US government seeks £78m in damages over Armstrong affair
The US government is seeking more than £78m in damages after filing a lawsuit over the Lance Armstrong affair.
The banned American cyclist, 41, is accused of violating his contract with his former team and is said to have been "unjustly enriched" while cheating to win the Tour de France.
"The US Postal Service paid about $40m [£26m] to sponsor the USPS team from 1998 to 2004," the court document said.
Armstrong has admitted to doping during all of his seven Tour de France wins.
The lawsuit also names former team director Johan Bruyneel and team management company Tailwind Sports as defendants.
Armstrong ended years of denial in January during an interview with chat show host Oprah Winfrey in which he described doping as part of the process of winning the Tour.
The US government announced in February it would join the 2010 'whistleblowing' lawsuit filed by ex-US Postal rider Floyd Landis, who himself admitted using drugs throughout his career. Tuesday was the deadline for the Justice Department to file its formal complaint.
According to the suit, the Postal Service (USPS) paid about $40m (£26.2m) to be the title sponsor of Armstrong's teams for six of his Tour de France victories. It added that Armstrong's salary during that time, excluding bonuses, was $17.9m (£11.7m).
"Defendants were unjustly enriched to the extent of the payments and other benefits they received from the USPS, either directly or indirectly," the complaint said.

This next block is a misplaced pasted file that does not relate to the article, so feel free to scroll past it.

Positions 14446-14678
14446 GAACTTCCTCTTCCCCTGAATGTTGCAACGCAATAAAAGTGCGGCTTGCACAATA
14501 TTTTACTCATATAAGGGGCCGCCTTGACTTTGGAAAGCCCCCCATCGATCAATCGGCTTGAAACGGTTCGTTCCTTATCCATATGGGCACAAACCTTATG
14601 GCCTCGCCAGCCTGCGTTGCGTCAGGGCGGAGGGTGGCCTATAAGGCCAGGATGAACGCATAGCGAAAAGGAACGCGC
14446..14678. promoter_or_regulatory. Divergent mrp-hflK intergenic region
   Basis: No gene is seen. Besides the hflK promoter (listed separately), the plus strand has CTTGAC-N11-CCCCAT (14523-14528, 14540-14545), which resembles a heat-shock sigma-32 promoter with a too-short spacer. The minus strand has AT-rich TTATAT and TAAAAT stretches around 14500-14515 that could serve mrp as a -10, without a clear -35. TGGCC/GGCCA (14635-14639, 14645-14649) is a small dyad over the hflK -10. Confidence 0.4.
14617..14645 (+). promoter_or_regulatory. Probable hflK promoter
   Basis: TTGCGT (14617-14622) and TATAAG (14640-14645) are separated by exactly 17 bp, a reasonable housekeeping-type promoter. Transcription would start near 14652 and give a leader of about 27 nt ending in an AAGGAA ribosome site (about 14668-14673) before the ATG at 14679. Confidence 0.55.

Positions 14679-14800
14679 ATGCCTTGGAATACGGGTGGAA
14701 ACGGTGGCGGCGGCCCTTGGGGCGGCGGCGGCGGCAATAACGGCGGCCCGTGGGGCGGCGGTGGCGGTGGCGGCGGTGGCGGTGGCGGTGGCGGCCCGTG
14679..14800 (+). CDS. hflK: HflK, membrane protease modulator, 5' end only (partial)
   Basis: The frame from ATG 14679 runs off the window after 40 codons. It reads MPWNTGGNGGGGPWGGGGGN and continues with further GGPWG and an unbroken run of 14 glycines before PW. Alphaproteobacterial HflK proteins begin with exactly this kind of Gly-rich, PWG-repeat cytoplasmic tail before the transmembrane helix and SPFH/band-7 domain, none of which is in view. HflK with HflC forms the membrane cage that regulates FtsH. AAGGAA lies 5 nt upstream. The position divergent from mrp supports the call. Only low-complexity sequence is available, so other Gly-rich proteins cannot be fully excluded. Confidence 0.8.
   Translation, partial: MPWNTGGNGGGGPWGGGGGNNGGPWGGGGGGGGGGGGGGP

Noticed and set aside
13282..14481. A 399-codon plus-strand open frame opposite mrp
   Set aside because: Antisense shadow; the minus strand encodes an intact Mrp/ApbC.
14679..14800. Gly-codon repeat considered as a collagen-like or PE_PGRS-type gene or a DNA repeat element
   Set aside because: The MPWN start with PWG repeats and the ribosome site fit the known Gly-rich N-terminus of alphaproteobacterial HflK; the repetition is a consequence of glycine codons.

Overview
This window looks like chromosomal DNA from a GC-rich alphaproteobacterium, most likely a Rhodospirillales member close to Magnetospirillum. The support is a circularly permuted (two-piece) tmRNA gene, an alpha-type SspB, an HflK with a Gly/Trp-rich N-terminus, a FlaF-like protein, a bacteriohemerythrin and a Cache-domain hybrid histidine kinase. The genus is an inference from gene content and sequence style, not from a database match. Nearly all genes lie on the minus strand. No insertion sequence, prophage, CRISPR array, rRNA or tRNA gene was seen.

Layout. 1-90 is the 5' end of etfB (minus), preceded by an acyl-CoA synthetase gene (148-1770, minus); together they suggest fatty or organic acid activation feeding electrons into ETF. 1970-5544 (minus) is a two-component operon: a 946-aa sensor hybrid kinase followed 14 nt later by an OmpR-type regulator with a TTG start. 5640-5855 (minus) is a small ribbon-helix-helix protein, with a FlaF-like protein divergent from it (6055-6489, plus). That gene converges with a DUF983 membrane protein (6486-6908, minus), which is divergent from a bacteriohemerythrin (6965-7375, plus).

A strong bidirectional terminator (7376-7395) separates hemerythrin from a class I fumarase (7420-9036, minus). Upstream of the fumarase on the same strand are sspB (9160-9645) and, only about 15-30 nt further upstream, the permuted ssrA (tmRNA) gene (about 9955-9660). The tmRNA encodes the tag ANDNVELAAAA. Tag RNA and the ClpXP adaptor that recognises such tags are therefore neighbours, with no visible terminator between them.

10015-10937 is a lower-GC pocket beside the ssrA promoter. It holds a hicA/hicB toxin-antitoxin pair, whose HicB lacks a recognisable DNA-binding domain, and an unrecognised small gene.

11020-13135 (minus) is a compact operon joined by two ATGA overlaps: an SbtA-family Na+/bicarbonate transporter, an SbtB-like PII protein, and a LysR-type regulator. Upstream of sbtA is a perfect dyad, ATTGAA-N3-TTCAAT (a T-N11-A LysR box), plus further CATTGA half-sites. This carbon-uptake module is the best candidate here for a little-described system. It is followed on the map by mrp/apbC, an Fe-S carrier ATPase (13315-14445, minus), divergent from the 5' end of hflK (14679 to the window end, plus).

The government is seeking triple losses of the sponsorship funds, which amounts to around £78m, under the federal False Claims Act. The government also asked for a jury trial.
By flagging up allegations of fraud, Landis could receive a substantial share of any money recovered.
The law, introduced by President Lincoln in 1863, stipulates the person bringing the lawsuit can receive 15-25 per cent of any damages.
Armstrong attorney Elliot Peters called the government's complaint "opportunistic" and "insincere".
"The US Postal Service benefited tremendously from its sponsorship of the cycling team," Peters said. "Its own studies repeatedly and conclusively prove this. The USPS was never the victim of fraud.
"Lance Armstrong rode his heart out for the USPS team, and gave the brand tremendous exposure during the sponsorship years."
Team director Bruyneel has been charged by USADA with doping violations but is fighting that case in arbitration.